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The Alabaster Yak

Club Member
Club Member
If there was a national symposium with all CFB coaches, ADs, presidents, chancellors, conference commissioners, CFP board, and media heads, where all of these concepts, ideas, unintended consequences, etc were laid out for discussion, I think things could get fixed, but since that's obviously not going to happen, I just don't think all the different entities will ever decide to get on the same page and do what's best for the sport instead of what's best for each school and conference's own self interest.

Klatt also said there are a bunch of teams from non B1G and SEC conferences making calls to those conferences to figure out a way in. If something doesn't happen soon, I think it moves to the two super leagues sooner than people think.
 

patebuff

Club Member
Club Member
You basically have conferences acting in their best interests (and really School by School), versus an entire league acting in the best interest of the league. There is almost no way the largest pieces of the pie (college football) are going to share at this point because they'd be giving up massive amounts of money and power.
 

MtnBuff

Not allowed in Barzil 2
Club Member
If there was a national symposium with all CFB coaches, ADs, presidents, chancellors, conference commissioners, CFP board, and media heads, where all of these concepts, ideas, unintended consequences, etc were laid out for discussion, I think things could get fixed, but since that's obviously not going to happen, I just don't think all the different entities will ever decide to get on the same page and do what's best for the sport instead of what's best for each school and conference's own self interest.

Klatt also said there are a bunch of teams from non B1G and SEC conferences making calls to those conferences to figure out a way in. If something doesn't happen soon, I think it moves to the two super leagues sooner than people think.
I don't think you could solve it that way, the differences in money are just too big.

You have a bunch of schools that know they can't compete in NIL, can't compete in an arms race involving salaries for coaches and assistants, can't compete in terms of fan and booster support but who still want their share of the hundreds of millions going into the conference media rights, this includes a bunch of schools who already aren't getting much of that money who dream of getting more (G5 schools.)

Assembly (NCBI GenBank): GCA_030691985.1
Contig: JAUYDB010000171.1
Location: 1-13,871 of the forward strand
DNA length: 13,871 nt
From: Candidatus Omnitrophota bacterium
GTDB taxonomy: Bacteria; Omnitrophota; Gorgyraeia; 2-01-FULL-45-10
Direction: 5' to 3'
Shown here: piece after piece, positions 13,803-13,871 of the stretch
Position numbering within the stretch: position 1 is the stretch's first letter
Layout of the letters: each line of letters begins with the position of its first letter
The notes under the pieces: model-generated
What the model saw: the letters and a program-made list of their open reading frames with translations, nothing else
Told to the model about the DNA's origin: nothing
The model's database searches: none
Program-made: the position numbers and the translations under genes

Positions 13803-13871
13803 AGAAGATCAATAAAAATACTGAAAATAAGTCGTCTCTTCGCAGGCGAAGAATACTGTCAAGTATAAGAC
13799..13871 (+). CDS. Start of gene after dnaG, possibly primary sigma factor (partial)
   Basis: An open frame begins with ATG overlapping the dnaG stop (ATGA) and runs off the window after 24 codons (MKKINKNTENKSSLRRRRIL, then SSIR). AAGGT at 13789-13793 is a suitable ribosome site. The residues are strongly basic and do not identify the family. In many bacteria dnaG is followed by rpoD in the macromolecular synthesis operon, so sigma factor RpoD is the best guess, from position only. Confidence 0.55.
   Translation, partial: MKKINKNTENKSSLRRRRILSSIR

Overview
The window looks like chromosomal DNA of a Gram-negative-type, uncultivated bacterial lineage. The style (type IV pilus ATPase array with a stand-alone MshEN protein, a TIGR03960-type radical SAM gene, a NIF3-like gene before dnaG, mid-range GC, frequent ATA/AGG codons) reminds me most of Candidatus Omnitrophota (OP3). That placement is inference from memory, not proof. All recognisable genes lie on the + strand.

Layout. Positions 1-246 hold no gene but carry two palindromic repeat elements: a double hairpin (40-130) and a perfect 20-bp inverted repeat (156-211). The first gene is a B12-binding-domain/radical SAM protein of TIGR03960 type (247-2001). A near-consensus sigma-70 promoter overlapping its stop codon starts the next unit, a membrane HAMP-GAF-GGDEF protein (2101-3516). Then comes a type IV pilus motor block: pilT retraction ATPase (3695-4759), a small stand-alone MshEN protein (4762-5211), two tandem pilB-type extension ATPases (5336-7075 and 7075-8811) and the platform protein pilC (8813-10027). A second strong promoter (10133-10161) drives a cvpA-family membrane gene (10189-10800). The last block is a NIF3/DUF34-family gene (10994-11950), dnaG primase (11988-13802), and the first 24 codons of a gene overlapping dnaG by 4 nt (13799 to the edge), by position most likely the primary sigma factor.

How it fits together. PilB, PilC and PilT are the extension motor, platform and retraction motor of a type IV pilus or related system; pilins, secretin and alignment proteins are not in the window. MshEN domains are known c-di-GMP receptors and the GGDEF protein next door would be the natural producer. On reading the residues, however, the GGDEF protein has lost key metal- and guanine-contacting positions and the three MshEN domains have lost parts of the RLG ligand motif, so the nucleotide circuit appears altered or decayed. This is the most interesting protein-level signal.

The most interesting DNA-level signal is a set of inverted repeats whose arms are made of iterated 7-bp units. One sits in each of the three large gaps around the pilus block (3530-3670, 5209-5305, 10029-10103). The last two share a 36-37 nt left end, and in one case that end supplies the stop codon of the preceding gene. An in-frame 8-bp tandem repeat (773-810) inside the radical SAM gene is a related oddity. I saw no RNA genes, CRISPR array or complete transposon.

You also have a group of schools who know they are responsible for generating the huge majority of those funds, who know that they have inherent advantages in ability to generate donations, tickets sales, etc. These schools look at that giant pot of money and believe they have a right to much more of it.

Something is going to happen soon and my guess is that something will be decided by the 30-50 schools at the top of the money pile.
 
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Buffnik

Real name isn't Nik
Club Member
Junta Member
You basically have conferences acting in their best interests (and really School by School), versus an entire league acting in the best interest of the league. There is almost no way the largest pieces of the pie (college football) are going to share at this point because they'd be giving up massive amounts of money and power.
Exactly. Not a single person at UT gives a single fvck if the current system causes such a competitive and financial imbalance that TTU and the like are left behind.
 

CUAviator

Well-Known Member
True but it also makes sense that the major networks are going to want the 2 highest ranked teams playing that week and also teams that are national brands. The big noon game on Fox drew great ratings last year but it was no coincidence that Ohio State or Michigan was playing in most of those. As is often said on this board it comes down to USC getting good again.
But isn’t it weird that the entity that decides to put the two highest ranked teams on their programming is also an entity that has their own ranking system?
 

CUAviator

Well-Known Member
I don't think you could solve it that way, the differences in money are just too big.

You have a bunch of schools that know they can't compete in NIL, can't compete in an arms race involving salaries for coaches and assistants, can't compete in terms of fan and booster support but who still want their share of the hundreds of millions going into the conference media rights, this includes a bunch of schools who already aren't getting much of that money who dream of getting more (G5 schools.)

You also have a group of schools who know they are responsible for generating the huge majority of those funds, who know that they have inherent advantages in ability to generate donations, tickets sales, etc. These schools look at that giant pot of money and believe they have a right to much more of it.

Something is going to happen soon and my guess is that something will be decided by the 30-50 schools at the top of the money pile.
What’s amusing is reading SEC boards and watching them bitch about NIL as well and how they “can’t compete” with 5-8 specific schools. But also lump USC and Oregon in the “haves”
 

SBP

Club Member
Club Member
I don't think you could solve it that way, the differences in money are just too big.

You have a bunch of schools that know they can't compete in NIL, can't compete in an arms race involving salaries for coaches and assistants, can't compete in terms of fan and booster support but who still want their share of the hundreds of millions going into the conference media rights, this includes a bunch of schools who already aren't getting much of that money who dream of getting more (G5 schools.)

You also have a group of schools who know they are responsible for generating the huge majority of those funds, who know that they have inherent advantages in ability to generate donations, tickets sales, etc. These schools look at that giant pot of money and believe they have a right to much more of it.

Something is going to happen soon and my guess is that something will be decided by the 30-50 schools at the top of the money pile.
Interesting parallels to the economy at large